The Harwood Unified Union School District (HUUSD) Board has officially cast its second budget out into the waters of public scrutiny and is hoping that this time the voters will bite. At a school board meeting on May 21 the board approved a motion to warn a special election for June 16, 2020, for the FY21 budget of $39,751,941. It also voted to reimburse the costs of the special election to the towns within the district, that is, to reimburse them for the extra cost of postage associated with mail-in ballots.

Note that the number of the budget above is not the same number that was presented on Town Meeting Day. In fact, it’s $20,401 less. This reduction is associated with the reduction of one full-time instructional assistant for special education.

The vote to approve the warning of this $39,751,941 budget passed in a weighted vote of 83.45% to 6.7%, with only one board member voting against it. “Please call or email your town clerk to request a ballot,” said Caitlin Hollister to the public after the warning was approved.



In addition to approving a new budget for warning, the board also discussed how to improve its intradistrict choice (IDC) policy, which allows students to attend another school in the district other than their own. Under current IDC guidelines, a school must accept any IDC request as long as the receiving school has room. This rule poses a problem to schools that are being pushed to capacity by an influx of IDC applications (like Crossett Brook Middle School) as well as schools with increasingly depleted class sizes from students transferring out via IDC (like Fayston Elementary School).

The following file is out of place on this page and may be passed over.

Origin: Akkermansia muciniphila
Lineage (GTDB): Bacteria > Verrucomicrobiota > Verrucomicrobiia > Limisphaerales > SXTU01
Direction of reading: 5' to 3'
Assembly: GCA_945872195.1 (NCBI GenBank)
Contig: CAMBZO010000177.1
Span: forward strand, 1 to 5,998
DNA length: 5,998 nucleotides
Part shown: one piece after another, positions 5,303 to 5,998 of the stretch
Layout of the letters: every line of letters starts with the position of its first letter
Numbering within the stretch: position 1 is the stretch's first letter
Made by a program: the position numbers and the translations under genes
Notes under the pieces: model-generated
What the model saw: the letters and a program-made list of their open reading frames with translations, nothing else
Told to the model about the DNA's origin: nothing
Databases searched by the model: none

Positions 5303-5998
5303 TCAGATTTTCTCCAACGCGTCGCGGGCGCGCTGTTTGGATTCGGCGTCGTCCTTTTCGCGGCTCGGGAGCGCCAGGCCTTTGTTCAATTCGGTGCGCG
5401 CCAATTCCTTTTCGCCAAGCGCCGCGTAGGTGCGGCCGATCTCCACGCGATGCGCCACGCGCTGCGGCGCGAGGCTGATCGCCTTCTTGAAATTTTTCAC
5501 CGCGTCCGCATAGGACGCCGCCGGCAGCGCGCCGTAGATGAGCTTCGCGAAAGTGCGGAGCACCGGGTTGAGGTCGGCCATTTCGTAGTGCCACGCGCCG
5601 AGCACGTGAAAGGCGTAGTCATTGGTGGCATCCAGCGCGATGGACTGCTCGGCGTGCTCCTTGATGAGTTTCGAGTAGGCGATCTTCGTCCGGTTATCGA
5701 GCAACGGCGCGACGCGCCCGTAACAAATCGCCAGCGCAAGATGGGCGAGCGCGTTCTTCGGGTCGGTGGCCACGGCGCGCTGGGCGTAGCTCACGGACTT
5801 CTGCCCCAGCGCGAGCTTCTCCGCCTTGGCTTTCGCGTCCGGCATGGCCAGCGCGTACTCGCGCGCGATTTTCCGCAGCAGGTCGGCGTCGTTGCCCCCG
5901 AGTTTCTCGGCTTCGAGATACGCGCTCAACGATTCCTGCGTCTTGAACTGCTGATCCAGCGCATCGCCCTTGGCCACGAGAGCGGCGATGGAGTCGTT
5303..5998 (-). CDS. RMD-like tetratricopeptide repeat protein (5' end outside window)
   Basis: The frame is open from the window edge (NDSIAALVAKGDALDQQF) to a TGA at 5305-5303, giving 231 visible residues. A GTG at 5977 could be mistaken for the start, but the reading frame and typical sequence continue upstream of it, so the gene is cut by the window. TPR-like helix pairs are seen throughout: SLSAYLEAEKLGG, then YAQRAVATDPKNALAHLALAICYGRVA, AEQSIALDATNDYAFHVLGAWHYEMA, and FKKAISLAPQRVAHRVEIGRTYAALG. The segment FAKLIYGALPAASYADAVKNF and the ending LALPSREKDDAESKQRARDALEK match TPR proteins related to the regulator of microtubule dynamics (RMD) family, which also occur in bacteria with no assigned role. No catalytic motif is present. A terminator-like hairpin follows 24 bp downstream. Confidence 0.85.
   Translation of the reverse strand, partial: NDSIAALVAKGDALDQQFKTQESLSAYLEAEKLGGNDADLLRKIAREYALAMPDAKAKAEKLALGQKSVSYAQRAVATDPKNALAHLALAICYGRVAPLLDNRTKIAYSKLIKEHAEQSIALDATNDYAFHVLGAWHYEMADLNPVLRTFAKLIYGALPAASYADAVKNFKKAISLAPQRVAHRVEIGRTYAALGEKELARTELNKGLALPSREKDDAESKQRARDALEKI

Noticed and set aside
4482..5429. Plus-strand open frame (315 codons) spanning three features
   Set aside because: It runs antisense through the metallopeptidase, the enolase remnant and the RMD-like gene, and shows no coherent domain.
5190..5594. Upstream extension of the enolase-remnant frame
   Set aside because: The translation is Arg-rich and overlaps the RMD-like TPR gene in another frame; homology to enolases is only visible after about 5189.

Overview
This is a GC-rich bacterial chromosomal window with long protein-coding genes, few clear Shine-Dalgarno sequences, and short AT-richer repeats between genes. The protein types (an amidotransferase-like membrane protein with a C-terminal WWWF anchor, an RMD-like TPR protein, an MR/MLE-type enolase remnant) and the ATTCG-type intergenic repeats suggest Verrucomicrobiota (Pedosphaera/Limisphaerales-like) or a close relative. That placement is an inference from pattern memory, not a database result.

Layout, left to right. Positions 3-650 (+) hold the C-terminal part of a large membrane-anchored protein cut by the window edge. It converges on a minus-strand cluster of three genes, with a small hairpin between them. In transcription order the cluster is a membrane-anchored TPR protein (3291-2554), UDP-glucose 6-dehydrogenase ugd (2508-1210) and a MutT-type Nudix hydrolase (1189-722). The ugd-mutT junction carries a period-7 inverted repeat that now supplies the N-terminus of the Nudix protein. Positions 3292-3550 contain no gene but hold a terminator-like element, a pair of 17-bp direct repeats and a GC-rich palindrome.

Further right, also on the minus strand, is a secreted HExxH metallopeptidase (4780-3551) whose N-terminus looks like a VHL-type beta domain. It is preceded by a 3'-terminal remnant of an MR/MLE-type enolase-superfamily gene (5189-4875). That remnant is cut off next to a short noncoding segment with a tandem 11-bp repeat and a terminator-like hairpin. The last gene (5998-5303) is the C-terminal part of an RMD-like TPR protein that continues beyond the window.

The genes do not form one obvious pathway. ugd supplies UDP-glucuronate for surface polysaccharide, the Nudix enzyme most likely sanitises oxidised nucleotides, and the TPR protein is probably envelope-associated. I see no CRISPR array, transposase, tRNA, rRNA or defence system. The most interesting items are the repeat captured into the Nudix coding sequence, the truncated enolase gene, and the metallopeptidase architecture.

While the board didn’t vote on any specific IDC policy changes, board members discussed ways to improve the IDC process. For instance, the board discussed adding a section to the IDC application that asks parents and students about the student’s motivation to transfer. “We need information about why they’re leaving one school and choosing another,” said Kelley Hackett, Waterbury.

Additionally, board members discussed changing IDC’s first-come, first-served acceptance policy to a lottery system. “I don’t love first come, first served. I prefer a lottery,” said vice chair Torrey Smith. Board member Theresa Membrino, Fayston, followed up with support for both discussion points. “I agree with the lottery and information collection,” she said.

Finally, the board discussed plans for a preK-12 configuration for 2021. “PreK-12 is the elephant in the room,” said Christine Sullivan, Waitsfield, pointing out that while school closings and a middle school merger won’t happen this year, they very well may happen next year.


Board members had mixed opinions on how the board should go about planning changes in the preK-12 configuration for next year. Alex Thomsen, Waterbury, said if facilitating a middle school merger is the board’s intent for 2021, the board needs to start planning now. “We are going to end up in the exact same position as last year if we don’t do something sooner rather than later,” she said.


Jeremy Tretiak, Waitsfield, warned of the ramifications of attaching a budget to a school configuration and strongly advocated, like Thomsen, that the board start working on the design aspects of a new configuration as soon as possible in order to avoid conflating a merger with the budgeting process.

In response to Tretiak, Sullivan reminded the board that the decision to change school configurations is inherently financial. The goal is to save money while preserving programming. “The way that we got to adopting the budget that we did for Town Meeting Day was because we could preserve programming and save a lot of money,” said Sullivan. “This might be the basis of our budget process.”

Other board members, like Jonathan Clough, Warren, were primarily concerned with board transparency and voter communication. Clough said that if the board is going to start configuration-based discussion now, it needs to engage the public in these discussions. “We need to hold public meetings earlier rather than later so we can do the appropriate democratic rumination,” said Clough.